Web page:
Once you have signed a separation agreement, it is very difficult for either of you to overturn it or make changes at a later date unless you are both in agreement about the changes. It is unlikely that the court will interfere with the terms of this type of agreement.
12. What happens if your spouse/civil partner refuses to sign the separation agreement?
If you can’t agree on the terms of a separation agreement, it may not be the best option for you. However, before going through divorce/dissolution proceedings, you should try mediation, as this may help you come to an agreement regarding your finances, property and children.
13. How do you end a separation agreement?
When you draw up your separation agreement you will usually set an end date, or you can mutually agree to end it voluntarily.
If you and your partner have remained separated for two years and are happy with the terms of the separation, the agreement can be the basis for your divorce or dissolution of civil partnership, if you wish to proceed. It can be considered a draft proposal for the order that must be submitted to the court upon divorce/dissolution.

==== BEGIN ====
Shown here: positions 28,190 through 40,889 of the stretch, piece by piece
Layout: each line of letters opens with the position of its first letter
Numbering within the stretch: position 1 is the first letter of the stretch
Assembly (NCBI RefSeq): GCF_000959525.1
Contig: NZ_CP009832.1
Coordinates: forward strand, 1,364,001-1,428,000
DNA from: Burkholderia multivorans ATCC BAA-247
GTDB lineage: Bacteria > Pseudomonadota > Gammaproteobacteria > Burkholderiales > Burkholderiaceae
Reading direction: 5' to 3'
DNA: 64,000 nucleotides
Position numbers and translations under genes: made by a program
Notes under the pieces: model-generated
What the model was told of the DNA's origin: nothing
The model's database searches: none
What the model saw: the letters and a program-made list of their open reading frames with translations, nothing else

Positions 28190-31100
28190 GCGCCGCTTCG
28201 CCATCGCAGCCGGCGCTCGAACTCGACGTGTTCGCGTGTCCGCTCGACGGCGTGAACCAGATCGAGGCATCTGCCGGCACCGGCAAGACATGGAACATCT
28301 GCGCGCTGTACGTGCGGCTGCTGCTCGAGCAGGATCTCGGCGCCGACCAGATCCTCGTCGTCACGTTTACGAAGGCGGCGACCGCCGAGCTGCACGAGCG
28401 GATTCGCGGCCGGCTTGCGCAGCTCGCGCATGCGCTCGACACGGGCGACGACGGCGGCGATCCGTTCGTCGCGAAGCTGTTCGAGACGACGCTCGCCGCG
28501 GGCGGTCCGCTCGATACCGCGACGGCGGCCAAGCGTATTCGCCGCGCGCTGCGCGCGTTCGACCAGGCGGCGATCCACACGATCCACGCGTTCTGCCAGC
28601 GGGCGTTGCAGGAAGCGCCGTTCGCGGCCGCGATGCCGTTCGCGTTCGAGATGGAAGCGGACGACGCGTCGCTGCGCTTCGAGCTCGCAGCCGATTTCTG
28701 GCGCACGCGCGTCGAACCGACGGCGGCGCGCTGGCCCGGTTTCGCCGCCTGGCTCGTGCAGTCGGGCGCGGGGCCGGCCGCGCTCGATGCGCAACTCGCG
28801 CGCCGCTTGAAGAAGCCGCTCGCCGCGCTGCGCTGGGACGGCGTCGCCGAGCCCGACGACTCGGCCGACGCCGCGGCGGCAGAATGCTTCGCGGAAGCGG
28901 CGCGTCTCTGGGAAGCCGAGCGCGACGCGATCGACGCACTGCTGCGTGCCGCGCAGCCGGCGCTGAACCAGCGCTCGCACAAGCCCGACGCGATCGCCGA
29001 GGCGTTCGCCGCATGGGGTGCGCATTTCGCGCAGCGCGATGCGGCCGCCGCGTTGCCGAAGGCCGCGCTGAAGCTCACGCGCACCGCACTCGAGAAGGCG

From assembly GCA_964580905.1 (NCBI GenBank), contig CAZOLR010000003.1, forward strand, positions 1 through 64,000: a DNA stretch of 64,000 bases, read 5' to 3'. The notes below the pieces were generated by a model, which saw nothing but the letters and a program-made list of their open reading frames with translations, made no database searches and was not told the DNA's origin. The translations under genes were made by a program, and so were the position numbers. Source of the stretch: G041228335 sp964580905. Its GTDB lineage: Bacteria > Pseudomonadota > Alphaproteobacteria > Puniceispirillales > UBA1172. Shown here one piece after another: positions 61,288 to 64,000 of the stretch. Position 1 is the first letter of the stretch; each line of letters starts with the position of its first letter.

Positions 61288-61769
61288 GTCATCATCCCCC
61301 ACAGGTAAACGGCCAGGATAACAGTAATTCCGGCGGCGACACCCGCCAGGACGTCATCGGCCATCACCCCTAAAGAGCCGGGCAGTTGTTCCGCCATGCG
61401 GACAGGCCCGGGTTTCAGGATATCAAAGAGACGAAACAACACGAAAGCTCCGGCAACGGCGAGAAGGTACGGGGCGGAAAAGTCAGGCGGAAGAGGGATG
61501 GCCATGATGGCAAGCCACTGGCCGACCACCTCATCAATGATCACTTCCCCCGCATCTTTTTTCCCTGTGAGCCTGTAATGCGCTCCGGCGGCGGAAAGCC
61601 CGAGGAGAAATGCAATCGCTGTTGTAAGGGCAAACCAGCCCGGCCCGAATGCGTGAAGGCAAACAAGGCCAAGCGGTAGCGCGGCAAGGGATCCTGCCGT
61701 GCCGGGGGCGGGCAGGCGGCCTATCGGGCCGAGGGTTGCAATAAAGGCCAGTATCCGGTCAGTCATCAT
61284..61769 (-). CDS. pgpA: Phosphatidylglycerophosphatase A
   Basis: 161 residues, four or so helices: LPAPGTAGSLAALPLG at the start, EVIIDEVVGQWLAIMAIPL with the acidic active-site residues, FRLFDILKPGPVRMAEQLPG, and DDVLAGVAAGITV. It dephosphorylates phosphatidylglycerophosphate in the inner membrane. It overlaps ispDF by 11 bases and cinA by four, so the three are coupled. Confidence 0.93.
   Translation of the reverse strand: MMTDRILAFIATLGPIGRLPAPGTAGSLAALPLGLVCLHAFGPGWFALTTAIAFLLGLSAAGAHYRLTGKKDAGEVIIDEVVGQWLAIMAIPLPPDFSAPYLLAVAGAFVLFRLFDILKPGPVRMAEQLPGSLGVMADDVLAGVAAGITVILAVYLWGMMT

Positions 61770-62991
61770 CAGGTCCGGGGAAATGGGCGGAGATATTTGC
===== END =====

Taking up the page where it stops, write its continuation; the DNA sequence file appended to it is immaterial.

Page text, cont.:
If one or both of you break the agreement, this is the same as breaking a contract. This means that the person who breaks the agreement may be expected to pay damages to the other.
14. What can Graysons do to help?
Our family law experts have dealt with many separation agreements and can draft a document tailored to your individual needs. Understanding your needs correctly in the first place helps us to ensure that you get an agreement that you are both happy with and thus more likely to stick to in the future.
We make sure that we use the latest precedents, structure and wording approved and favoured by the courts, which means courts are more likely to uphold the separation agreement.
15. How much will a separation agreement cost?
We can offer a fixed-fee service for your separation agreement. The actual fee will depend on the specific details of your instruction.
Contact our family law experts now to discuss your individual needs or to make an appointment for a confidential meeting.